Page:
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Published October 07, 2009, 10:44 PM

Minnesota Guardsman Dies from Noncombat Injuries

MINNEAPOLIS (AP) — U.S. military authorities on Wednesday were investigating the death of a Minnesota guardsman injured in a noncombat-related incident in Iraq, and his family in Coon Rapids was waiting for answers.

MINNEAPOLIS (AP) — U.S. military authorities on Wednesday were investigating the death of a Minnesota guardsman injured in a noncombat-related incident in Iraq, and his family in Coon Rapids was waiting for answers.

Maj. Tad T. Hervas, 48, of Coon Rapids, died Tuesday at Contingency Operating Base in Basra, the Department of Defense said Wednesday. Officials released little detail, saying he died of "injuries sustained from a noncombat related incident."

Lt. John Hobot, a spokesman with the Minnesota National Guard, said officials there would not speculate on the circumstances surrounding Hervas' death. He said authorities were relying exclusively on military reports and the details were still under investigation.

The major's father, Ned Hervas, said the military didn't give his family any other details on how he died.

"We don't know," he said. "All they said was it was a noncombat death, and there's an investigation going on."

Ned Hervas said the inquiry and the release of his son's body were both waiting for the outcome of an autopsy at Dover Air Force Base in Delaware.

Ned Hervas said his son had recently been home for two weeks and left last Thursday to return to Basra. It was his second tour of duty in Iraq with the National Guard. He had just been fly-fishing in Wisconsin with one of his brothers last week.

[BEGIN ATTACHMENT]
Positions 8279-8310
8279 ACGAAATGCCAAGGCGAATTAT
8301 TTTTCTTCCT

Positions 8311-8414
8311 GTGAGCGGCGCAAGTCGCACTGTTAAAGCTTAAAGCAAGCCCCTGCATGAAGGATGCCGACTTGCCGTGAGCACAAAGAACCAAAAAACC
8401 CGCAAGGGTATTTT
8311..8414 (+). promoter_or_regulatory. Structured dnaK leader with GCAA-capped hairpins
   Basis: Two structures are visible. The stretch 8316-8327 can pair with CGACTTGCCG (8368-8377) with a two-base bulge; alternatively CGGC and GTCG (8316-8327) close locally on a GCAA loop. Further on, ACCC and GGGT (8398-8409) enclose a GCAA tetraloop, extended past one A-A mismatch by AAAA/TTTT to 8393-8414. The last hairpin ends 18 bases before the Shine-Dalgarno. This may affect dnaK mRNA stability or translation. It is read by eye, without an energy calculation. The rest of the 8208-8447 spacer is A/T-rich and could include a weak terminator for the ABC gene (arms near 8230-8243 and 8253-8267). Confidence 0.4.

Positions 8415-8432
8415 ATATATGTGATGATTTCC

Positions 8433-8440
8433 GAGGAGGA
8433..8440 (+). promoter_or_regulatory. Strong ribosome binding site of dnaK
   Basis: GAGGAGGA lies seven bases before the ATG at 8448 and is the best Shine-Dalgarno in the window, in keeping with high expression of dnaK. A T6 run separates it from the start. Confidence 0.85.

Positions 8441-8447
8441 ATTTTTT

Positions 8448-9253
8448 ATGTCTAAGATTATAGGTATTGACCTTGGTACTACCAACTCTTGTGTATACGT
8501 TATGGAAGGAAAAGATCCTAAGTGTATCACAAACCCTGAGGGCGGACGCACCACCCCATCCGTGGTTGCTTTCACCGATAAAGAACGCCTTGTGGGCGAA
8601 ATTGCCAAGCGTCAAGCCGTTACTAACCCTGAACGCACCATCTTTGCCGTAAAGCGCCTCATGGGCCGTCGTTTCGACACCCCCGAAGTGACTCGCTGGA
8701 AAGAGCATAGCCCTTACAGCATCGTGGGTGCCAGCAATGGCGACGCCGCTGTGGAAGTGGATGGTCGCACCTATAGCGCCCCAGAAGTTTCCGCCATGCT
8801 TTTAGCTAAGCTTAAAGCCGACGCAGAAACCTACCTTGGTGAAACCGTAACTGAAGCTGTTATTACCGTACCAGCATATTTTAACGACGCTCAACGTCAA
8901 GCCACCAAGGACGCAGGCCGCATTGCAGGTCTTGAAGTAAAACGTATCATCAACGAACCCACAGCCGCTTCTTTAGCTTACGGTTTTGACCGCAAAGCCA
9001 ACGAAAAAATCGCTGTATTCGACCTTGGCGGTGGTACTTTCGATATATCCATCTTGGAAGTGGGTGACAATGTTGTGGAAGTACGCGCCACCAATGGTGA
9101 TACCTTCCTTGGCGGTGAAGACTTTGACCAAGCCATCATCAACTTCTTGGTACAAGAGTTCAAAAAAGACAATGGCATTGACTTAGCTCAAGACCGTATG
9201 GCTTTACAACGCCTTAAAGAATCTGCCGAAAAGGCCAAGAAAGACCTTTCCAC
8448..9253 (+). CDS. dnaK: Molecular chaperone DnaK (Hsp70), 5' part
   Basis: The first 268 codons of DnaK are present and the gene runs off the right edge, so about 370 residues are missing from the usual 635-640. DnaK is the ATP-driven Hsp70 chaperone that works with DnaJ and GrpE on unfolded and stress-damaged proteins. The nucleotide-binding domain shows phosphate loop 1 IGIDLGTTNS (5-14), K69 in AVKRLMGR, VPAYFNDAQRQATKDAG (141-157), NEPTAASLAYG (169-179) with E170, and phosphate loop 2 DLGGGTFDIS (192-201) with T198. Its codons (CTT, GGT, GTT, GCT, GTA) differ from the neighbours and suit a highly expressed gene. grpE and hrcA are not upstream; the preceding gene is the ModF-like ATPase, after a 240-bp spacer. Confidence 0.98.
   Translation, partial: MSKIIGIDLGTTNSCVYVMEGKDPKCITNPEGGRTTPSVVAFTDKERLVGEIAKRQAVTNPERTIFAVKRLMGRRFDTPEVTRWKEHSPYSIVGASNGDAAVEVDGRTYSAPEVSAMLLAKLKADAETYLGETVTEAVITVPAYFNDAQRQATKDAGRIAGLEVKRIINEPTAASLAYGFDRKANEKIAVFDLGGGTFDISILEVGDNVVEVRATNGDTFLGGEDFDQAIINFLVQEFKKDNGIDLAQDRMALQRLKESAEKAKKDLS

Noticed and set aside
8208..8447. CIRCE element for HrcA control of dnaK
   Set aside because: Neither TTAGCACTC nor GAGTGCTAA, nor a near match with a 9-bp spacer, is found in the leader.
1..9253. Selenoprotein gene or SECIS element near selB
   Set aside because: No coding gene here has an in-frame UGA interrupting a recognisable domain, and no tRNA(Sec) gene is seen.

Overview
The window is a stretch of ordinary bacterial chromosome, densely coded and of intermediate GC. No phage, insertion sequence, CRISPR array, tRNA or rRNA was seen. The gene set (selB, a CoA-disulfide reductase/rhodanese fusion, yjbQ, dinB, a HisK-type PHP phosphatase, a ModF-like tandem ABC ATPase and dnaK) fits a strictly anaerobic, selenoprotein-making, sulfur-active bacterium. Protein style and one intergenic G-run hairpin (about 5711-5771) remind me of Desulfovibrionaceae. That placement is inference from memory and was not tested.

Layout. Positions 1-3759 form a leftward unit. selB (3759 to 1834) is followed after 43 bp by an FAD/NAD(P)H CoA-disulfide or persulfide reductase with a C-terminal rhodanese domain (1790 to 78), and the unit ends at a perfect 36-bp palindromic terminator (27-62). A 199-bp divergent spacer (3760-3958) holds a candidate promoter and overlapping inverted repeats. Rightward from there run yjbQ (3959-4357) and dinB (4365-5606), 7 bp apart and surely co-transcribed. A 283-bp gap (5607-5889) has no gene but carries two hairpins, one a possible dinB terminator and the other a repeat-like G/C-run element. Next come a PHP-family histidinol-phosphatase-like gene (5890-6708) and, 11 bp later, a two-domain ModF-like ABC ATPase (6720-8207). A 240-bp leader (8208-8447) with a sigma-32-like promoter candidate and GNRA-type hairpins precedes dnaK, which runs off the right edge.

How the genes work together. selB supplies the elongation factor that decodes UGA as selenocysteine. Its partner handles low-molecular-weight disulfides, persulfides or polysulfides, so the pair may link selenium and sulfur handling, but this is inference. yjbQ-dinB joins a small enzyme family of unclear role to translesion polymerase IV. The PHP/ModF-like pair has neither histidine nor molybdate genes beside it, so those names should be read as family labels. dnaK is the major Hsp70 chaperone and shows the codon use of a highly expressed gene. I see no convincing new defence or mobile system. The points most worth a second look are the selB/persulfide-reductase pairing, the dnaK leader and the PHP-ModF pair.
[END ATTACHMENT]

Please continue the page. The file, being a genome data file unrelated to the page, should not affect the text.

"He was an outstanding young man," Ned Hervas said. "We are in total shock about this."

According to the Minnesota National Guard, Tad Hervas was a military intelligence officer assigned to the 34th Infantry Division in Rosemount, also known as the Red Bulls.

He was born in Wisconsin and graduated from Coon Rapids High School in 1979, his family said. As quarterback, he led the Cardinals to the state tournament his senior year. He joined the Air Force ROTC at the University of Minnesota Duluth and entered the Air Force after graduating. He served as a navigator on refueling tanker planes in Iraq during the first Gulf War.

"On his birthday, January 16th, the war began and he was in the air all night refueling fighter jets and other planes," his father recalled.

Tad Hervas returned to civilian life in 1991, selling and installing gas fireplaces, his family said. He decided to return to the military after the Sept. 11, 2001, attacks. He joined the Guard and served with the Red Bulls in Baghdad on his first deployment of the current war.

"It was an extremely dangerous situation almost daily, and yet he returned to Minnesota with all the men in his unit still alive," his father said.

Tad Hervas was redeployed to Iraq last February. He had hoped to stay in the Guard full time when the Basra mission ended, his father said.

The major was not married and had no children.

Copyright 2009 The Associated Press.

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